Also, social services are state responsibilities, right? And individual states are not more diverse than Bangladesh, are they? So perhaps it would be better to look at the state dimension of this? Perhaps even though there hasn’t been convergence in GDP, there has been convergence in social issues?

    I think Ejaz Ghani has done some work on this. Will look up.

    As an aside, average American spends twice as much on health care and has worse results than an average European. If it’s not an issue, it absolutely should be.

    • Diganta said, on July 22, 2012 at 12:59 pm

      Nice answer🙂 … loved it.
      I need to read a few articles on institutions, and I would try to understand this. The court, stock market and other systems are till date better in India than in China. But labor law and bureaucratic tapes are worse in India. Sometimes I feel bureaucratic processes in US is even worse but they have automated a lot of those and there’s more transparency in the process (+ the obvious, people on average are far more honest). So, they escape the tapes. But if you really measure it in terms of “minimum transaction costs”, they you may probably end up with a conclusion that any autocratic state has better institution than the democratic ones.

      I agree that India will have to use more resources to maintain same average standard of living than that of Bangladesh, at least till everyone gets up to a minimal standard and the process becomes self-driven. I am not going into split/united India comparison but over a time period, some of the states failed and the whole number is skewed by those ones. You can see page A123 here, how it stacks up statewise.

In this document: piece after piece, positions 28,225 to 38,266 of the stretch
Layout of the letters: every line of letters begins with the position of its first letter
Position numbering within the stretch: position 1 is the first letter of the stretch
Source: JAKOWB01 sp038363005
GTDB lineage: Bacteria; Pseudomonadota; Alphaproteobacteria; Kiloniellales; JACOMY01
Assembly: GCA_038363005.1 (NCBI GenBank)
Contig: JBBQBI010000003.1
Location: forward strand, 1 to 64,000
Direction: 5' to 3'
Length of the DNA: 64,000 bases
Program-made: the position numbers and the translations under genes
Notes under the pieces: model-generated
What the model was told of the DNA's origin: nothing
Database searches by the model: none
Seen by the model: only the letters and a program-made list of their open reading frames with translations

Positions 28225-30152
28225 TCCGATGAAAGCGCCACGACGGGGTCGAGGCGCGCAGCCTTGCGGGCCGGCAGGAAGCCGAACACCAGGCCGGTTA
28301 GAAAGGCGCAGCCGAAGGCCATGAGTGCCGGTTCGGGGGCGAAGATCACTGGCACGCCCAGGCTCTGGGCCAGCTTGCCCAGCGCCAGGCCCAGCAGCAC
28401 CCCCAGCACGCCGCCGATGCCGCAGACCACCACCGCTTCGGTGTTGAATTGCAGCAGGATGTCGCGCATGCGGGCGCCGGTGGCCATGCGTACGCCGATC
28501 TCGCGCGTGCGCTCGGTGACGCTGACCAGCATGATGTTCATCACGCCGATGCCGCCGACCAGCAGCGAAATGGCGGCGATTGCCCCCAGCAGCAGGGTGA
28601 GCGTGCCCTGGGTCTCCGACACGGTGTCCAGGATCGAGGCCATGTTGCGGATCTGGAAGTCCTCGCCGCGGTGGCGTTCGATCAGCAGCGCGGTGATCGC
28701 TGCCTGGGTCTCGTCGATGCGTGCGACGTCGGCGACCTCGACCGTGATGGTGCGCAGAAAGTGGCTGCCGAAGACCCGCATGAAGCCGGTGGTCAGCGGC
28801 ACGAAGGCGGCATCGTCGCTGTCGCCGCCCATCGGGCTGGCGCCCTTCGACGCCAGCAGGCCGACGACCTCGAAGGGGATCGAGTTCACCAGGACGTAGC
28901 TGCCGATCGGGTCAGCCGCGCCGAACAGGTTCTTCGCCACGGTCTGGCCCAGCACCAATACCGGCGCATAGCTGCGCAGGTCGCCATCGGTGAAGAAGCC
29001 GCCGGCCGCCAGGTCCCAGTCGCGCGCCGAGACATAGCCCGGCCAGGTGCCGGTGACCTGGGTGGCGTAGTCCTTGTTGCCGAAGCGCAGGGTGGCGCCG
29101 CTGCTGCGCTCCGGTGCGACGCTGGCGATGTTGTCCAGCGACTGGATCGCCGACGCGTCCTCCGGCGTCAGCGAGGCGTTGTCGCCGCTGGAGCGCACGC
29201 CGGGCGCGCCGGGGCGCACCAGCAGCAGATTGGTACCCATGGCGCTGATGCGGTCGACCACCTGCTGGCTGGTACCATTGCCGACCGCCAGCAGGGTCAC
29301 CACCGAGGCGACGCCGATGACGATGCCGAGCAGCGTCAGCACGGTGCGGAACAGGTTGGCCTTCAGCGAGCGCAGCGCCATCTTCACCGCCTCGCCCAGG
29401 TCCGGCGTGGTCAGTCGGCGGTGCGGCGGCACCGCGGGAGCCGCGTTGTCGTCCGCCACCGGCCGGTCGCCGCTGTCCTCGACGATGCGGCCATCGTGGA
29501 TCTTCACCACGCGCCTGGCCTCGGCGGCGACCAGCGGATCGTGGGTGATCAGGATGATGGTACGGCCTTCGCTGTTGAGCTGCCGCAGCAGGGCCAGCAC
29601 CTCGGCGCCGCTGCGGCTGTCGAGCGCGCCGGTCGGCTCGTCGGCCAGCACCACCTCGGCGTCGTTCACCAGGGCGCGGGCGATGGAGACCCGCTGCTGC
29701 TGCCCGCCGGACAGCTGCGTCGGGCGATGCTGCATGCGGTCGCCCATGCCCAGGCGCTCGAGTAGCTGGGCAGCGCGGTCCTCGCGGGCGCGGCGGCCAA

http://indiabudget.nic.in/es2011-12/estat1.pdf

      And I am still studying convergence. I have seen US States does it quite well, but China and Russia fails on that. How about in Australia? Convergent?

      • jrahman said, on August 7, 2012 at 12:54 pm

        I don’t think ‘any’ autocratic state has better institution — defined as minimising transaction costs — than democratic ones, though certainly some autocracies can have better institutions. Autocracies, even very benign/benevolent ones like Singapore, have one fundamental source of uncertainty — they don’t have a good mechanism of succession / regime change. In addition, they have the ‘bad emperor’ problem — what do you do in an autocracy if the autocrat turns out to be incompetent (never mind whether they are benevolent or not). As a result, even if at any point in time some autocracies seem as if they have great institutions, over a long enough time horizon, democracies do better.

        Which, incidentally, is the most important reason to be hopeful about India.

  9. kgazi said, on July 22, 2012 at 9:18 am

    India is also twice as corrupt as Bdesh, based on its mega millions in mass poverty.

    • Diganta said, on July 22, 2012 at 12:27 pm

      In terms of inequality, China > India > Bangladesh. So, as per your concept, the corruption ranking should be reversed🙂